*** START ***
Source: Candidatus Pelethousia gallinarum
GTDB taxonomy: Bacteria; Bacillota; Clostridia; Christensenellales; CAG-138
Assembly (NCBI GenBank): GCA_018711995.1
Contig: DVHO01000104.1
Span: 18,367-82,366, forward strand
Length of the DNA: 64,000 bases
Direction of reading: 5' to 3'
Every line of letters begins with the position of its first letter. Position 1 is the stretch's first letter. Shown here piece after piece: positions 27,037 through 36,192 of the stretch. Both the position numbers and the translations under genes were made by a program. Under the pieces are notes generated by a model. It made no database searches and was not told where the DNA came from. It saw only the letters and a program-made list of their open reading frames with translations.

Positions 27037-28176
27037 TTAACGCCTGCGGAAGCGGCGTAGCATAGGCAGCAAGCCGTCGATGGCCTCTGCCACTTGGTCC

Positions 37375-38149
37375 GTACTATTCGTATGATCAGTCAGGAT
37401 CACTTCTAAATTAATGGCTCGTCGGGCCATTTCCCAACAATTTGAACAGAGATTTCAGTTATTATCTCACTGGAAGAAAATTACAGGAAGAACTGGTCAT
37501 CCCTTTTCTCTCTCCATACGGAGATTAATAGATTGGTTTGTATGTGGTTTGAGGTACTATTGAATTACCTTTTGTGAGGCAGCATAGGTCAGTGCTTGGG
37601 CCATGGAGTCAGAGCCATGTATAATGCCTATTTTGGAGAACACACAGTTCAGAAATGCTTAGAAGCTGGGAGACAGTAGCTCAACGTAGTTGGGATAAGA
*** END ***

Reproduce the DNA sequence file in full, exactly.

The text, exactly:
Source: Candidatus Pelethousia gallinarum
GTDB taxonomy: Bacteria; Bacillota; Clostridia; Christensenellales; CAG-138
Assembly (NCBI GenBank): GCA_018711995.1
Contig: DVHO01000104.1
Span: 18,367-82,366, forward strand
Length of the DNA: 64,000 bases
Direction of reading: 5' to 3'
Every line of letters begins with the position of its first letter. Position 1 is the stretch's first letter. Shown here piece after piece: positions 27,037 through 36,192 of the stretch. Both the position numbers and the translations under genes were made by a program. Under the pieces are notes generated by a model. It made no database searches and was not told where the DNA came from. It saw only the letters and a program-made list of their open reading frames with translations.

Positions 27037-28176
27037 TTAACGCCTGCGGAAGCGGCGTAGCATAGGCAGCAAGCCGTCGATGGCCTCTGCCACTTGGTCC

Positions 37375-38149
37375 GTACTATTCGTATGATCAGTCAGGAT
37401 CACTTCTAAATTAATGGCTCGTCGGGCCATTTCCCAACAATTTGAACAGAGATTTCAGTTATTATCTCACTGGAAGAAAATTACAGGAAGAACTGGTCAT
37501 CCCTTTTCTCTCTCCATACGGAGATTAATAGATTGGTTTGTATGTGGTTTGAGGTACTATTGAATTACCTTTTGTGAGGCAGCATAGGTCAGTGCTTGGG
37601 CCATGGAGTCAGAGCCATGTATAATGCCTATTTTGGAGAACACACAGTTCAGAAATGCTTAGAAGCTGGGAGACAGTAGCTCAACGTAGTTGGGATAAGA